Thursday, February 12, 2009

NJ Foreclosures Dip

Big news on the front page of today's Record Business section - Housing picture brighten just a bit. The headlines are just as good as the sub-head Dip in foreclosures follow federal efforts. Guess this had nothing to do with the foreclosure moratorium both on the federal and state levels. Since modifications are not being done in any significant numbers and job losses are mounting where else would such a dip come from? Lets take a look at the article and find out how they explain things -

The number of New Jersey homes in some stage of foreclosure dropped more than 2 percent in January over a year ago, according to a California company that tracks foreclosures nationwide.

RealtyTrac Inc. of Irvine, Calif., said one in every 699 New Jersey homes is in some sort of foreclosure.

January's slight drop in foreclosures comes after a year in which foreclosure filings doubled to 62,500 properties.

Foreclosures rose about 180 percent in Bergen and Passaic counties in 2008. Nationwide, the number of foreclosures fell 10 percent from December but was still up 18 percent in January compared with January 2008.

James J. Saccacio, RealtyTrac's chief executive officer, attributed the 10 percent decrease in January from December to "extensive" lender and governmental foreclosure efforts — particularly a moratorium on all foreclosure sales by Fannie Mae and Freddie Mac that extended through January — and similar efforts by Florida.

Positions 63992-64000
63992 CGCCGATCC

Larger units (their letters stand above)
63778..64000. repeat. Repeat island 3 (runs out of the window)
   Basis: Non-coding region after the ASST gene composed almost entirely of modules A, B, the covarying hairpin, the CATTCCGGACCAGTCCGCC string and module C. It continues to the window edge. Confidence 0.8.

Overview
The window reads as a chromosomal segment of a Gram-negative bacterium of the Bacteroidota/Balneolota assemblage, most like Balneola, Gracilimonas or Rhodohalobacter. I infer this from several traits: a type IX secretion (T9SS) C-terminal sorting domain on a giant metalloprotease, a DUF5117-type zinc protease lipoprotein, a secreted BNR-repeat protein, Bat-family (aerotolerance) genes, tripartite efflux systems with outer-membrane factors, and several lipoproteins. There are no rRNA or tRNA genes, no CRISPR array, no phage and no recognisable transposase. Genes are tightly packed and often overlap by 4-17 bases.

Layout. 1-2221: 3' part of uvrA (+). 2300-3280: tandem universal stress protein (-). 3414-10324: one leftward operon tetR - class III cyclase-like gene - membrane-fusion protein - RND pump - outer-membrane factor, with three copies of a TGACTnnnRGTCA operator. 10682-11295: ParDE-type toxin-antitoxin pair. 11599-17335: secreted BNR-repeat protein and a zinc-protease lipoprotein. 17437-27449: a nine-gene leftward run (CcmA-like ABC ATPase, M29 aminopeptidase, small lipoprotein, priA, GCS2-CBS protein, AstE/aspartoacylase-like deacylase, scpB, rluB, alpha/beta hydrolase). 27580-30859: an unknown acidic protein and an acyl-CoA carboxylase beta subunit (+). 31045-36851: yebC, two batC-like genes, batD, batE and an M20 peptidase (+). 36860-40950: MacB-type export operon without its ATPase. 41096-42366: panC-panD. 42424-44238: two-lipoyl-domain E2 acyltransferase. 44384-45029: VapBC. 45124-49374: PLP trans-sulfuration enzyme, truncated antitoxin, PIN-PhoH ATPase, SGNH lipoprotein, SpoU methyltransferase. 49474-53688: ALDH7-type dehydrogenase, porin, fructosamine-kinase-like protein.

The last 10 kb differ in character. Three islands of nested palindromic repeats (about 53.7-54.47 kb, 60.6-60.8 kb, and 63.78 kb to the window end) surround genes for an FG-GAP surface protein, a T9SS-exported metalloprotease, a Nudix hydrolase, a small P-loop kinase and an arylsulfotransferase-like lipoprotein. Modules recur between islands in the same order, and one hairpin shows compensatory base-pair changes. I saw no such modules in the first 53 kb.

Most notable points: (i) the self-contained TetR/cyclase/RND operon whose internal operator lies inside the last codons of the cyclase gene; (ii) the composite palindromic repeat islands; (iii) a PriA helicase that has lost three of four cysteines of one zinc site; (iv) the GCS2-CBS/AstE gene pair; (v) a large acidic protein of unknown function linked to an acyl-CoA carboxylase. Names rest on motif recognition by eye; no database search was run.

The Associated Press reported Wednesday that John Reich, director of the federal Office of Thrift Supervision, urged 800 thrift institutions to suspend foreclosures while President Obama's top economic advisers develop plans to keep borrowers in their homes.

So they are from the moratorium rather than any real changes or improvements. Suspending foreclosures only helps in that the lenders do not have more property on their books. It really only adds to the problems in the big picture - while lenders may not have the properties on their books they are not receiving their money either, which is after all how they make money and stay in business. Well, at least when we are not giving them our tax money.

The big question is if this moratorium will forestall the problem long enough for the stimulus stabilization to take affect or will everything just collapse eventually? Will it work???

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